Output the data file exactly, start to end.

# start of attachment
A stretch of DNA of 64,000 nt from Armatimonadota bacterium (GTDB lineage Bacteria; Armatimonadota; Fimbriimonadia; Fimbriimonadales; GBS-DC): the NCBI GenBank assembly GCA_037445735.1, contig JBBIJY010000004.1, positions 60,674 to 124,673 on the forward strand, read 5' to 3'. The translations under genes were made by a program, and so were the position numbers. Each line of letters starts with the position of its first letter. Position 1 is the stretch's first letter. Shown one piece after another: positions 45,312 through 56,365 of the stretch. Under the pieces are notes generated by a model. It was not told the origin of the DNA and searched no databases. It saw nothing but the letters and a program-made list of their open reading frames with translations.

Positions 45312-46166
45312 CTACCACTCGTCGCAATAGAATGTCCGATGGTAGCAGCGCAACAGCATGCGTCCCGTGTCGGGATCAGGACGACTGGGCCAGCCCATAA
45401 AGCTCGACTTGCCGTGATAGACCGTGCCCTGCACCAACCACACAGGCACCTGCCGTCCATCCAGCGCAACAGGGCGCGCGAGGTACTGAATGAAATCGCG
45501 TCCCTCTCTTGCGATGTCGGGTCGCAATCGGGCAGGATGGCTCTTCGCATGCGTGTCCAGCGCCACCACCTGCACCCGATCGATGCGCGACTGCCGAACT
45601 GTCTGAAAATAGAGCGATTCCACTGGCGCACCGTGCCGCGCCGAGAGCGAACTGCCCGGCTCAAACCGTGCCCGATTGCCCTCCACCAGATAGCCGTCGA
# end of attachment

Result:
A stretch of DNA of 64,000 nt from Armatimonadota bacterium (GTDB lineage Bacteria; Armatimonadota; Fimbriimonadia; Fimbriimonadales; GBS-DC): the NCBI GenBank assembly GCA_037445735.1, contig JBBIJY010000004.1, positions 60,674 to 124,673 on the forward strand, read 5' to 3'. The translations under genes were made by a program, and so were the position numbers. Each line of letters starts with the position of its first letter. Position 1 is the stretch's first letter. Shown one piece after another: positions 45,312 through 56,365 of the stretch. Under the pieces are notes generated by a model. It was not told the origin of the DNA and searched no databases. It saw nothing but the letters and a program-made list of their open reading frames with translations.

Positions 45312-46166
45312 CTACCACTCGTCGCAATAGAATGTCCGATGGTAGCAGCGCAACAGCATGCGTCCCGTGTCGGGATCAGGACGACTGGGCCAGCCCATAA
45401 AGCTCGACTTGCCGTGATAGACCGTGCCCTGCACCAACCACACAGGCACCTGCCGTCCATCCAGCGCAACAGGGCGCGCGAGGTACTGAATGAAATCGCG
45501 TCCCTCTCTTGCGATGTCGGGTCGCAATCGGGCAGGATGGCTCTTCGCATGCGTGTCCAGCGCCACCACCTGCACCCGATCGATGCGCGACTGCCGAACT
45601 GTCTGAAAATAGAGCGATTCCACTGGCGCACCGTGCCGCGCCGAGAGCGAACTGCCCGGCTCAAACCGTGCCCGATTGCCCTCCACCAGATAGCCGTCGA